NEW YORK (CNN/Money) - U.S. manufacturing activity in the Midwest expanded for the sixth straight month in July but at a slower pace than in June, according to data released Wednesday, and analysts said it suggests the Federal Reserve may keep rates steady for longer than earlier anticipated.
The National Association of Purchasing Management-Chicago index fell to 51.5 in July from 58.2 in June. It was the sixth straight reading above 50, pointing to an expanding regional manufacturing economy. A reading below 50 signals contraction.
Economists polled by Reuters had forecast the July index at 56.7. The index began to show signs of improvement early this year, with February marking the first time in 18 months the index was above 50.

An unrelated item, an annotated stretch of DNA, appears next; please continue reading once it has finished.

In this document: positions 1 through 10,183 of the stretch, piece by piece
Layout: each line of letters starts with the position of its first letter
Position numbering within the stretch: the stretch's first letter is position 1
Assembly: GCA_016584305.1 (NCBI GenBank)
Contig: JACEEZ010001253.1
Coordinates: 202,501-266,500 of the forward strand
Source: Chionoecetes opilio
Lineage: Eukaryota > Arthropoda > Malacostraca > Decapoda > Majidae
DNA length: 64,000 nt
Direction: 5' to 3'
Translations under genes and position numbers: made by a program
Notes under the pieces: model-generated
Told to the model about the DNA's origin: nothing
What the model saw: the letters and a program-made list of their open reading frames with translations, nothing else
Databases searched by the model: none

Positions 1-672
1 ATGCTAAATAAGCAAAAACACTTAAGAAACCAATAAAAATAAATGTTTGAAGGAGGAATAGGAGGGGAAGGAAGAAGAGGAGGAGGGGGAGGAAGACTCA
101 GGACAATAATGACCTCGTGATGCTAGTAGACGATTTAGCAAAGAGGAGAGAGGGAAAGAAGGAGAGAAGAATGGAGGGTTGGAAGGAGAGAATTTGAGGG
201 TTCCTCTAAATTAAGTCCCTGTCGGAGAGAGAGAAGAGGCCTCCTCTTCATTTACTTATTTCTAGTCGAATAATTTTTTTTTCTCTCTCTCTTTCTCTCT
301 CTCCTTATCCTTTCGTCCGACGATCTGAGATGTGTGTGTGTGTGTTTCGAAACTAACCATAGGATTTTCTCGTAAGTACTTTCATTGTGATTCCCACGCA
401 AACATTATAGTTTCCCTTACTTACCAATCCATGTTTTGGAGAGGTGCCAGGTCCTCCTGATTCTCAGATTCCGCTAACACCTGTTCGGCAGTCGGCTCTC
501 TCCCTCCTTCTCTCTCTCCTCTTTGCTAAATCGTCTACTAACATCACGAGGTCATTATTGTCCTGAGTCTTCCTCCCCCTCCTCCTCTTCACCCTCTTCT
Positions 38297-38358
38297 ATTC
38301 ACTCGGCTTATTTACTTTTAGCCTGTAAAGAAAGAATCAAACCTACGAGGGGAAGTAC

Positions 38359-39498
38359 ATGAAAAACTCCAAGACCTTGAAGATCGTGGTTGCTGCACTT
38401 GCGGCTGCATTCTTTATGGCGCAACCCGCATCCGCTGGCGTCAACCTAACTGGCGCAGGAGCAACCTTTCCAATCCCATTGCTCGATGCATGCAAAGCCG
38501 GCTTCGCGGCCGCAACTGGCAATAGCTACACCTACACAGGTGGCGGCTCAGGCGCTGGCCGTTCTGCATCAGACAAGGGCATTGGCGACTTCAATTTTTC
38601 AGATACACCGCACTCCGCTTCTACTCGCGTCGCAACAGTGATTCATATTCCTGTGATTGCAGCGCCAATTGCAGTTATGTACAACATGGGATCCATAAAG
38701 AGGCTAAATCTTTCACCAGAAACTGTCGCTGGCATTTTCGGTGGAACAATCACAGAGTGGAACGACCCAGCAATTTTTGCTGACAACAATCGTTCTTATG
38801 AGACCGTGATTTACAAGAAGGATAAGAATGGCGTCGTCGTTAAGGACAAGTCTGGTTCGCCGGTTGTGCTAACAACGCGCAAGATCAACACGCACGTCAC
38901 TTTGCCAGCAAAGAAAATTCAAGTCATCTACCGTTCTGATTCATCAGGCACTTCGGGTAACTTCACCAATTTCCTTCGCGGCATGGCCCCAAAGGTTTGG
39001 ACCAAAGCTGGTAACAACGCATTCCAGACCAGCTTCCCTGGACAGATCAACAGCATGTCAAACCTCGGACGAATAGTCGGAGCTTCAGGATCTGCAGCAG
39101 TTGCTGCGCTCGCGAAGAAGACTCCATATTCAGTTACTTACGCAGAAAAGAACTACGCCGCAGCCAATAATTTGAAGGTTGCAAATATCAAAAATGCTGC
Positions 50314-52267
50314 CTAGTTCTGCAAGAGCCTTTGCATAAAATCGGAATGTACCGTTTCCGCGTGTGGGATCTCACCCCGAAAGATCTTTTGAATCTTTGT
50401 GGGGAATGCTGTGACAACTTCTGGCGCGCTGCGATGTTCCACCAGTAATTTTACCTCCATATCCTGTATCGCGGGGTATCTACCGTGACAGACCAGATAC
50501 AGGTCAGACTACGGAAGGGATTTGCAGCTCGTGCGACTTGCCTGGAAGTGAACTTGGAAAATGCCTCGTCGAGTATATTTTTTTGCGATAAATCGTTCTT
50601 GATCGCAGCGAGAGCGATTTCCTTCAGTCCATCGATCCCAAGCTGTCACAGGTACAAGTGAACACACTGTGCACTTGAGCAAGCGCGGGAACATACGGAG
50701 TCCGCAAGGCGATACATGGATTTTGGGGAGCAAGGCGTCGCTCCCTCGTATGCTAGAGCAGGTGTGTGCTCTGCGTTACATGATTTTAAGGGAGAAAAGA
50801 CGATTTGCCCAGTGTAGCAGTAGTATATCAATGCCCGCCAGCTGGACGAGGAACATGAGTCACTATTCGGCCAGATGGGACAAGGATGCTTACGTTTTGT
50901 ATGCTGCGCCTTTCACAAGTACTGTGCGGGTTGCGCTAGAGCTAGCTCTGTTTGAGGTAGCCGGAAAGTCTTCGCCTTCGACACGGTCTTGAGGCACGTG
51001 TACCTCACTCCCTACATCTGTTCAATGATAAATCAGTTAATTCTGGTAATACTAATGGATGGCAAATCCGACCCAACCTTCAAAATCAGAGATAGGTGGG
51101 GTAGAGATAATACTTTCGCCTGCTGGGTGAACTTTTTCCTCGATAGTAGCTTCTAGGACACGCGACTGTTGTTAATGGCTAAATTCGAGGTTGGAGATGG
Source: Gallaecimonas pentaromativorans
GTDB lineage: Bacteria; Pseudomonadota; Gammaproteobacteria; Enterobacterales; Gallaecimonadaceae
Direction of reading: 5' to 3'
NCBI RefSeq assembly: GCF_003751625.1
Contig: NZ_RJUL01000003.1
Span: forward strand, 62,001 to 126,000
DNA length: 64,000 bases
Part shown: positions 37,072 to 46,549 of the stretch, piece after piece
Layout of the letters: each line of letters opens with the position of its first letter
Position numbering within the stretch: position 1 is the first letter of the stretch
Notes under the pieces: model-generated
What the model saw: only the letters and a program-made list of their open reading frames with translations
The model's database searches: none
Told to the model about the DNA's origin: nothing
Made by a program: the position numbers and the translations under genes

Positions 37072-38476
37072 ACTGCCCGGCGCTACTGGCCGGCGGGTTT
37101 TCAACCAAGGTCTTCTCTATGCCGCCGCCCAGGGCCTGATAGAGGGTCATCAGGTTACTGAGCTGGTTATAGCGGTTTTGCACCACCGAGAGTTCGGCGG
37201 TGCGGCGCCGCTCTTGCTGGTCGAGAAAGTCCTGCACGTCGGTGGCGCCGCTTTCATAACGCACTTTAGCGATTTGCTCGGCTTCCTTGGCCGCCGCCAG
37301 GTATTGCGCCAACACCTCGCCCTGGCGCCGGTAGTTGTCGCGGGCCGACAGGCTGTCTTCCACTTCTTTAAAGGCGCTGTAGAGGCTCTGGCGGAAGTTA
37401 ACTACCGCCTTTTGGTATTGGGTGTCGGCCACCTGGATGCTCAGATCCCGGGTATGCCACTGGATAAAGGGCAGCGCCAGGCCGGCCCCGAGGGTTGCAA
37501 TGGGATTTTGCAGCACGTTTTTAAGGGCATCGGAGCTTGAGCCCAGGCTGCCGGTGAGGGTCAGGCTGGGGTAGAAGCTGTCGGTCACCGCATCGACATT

"We tend to look at this and the Philadelphia index as an indication of what is going on in the overall economy," said Robert Brusca, chief economist at Echobest Consulting. "Most disturbing is that order backlogs are running over 50 percent, which is the glorified neutral. It's at 6 percentage points below, that's bad -- it shows companies are cannibalizing orders to move ahead."
The employment component of the index fell to 48.1 after reaching 48.9 in June. Prices paid rose to 64.5 from 58.2.
Recent data on the U.S. economy have been weak. An advance reading of second-quarter gross domestic product showed the economy grew at an annual rate of 1.1 percent, compared with downwardly revised growth of 5.0 percent in the first quarter. July consumer confidence data released Tuesday came in at 97.1, down from 106.3 in June, and last week's survey from the University of Michigan came in at 88.1 for July, its lowest level since November 2001.
--from staff and wire reports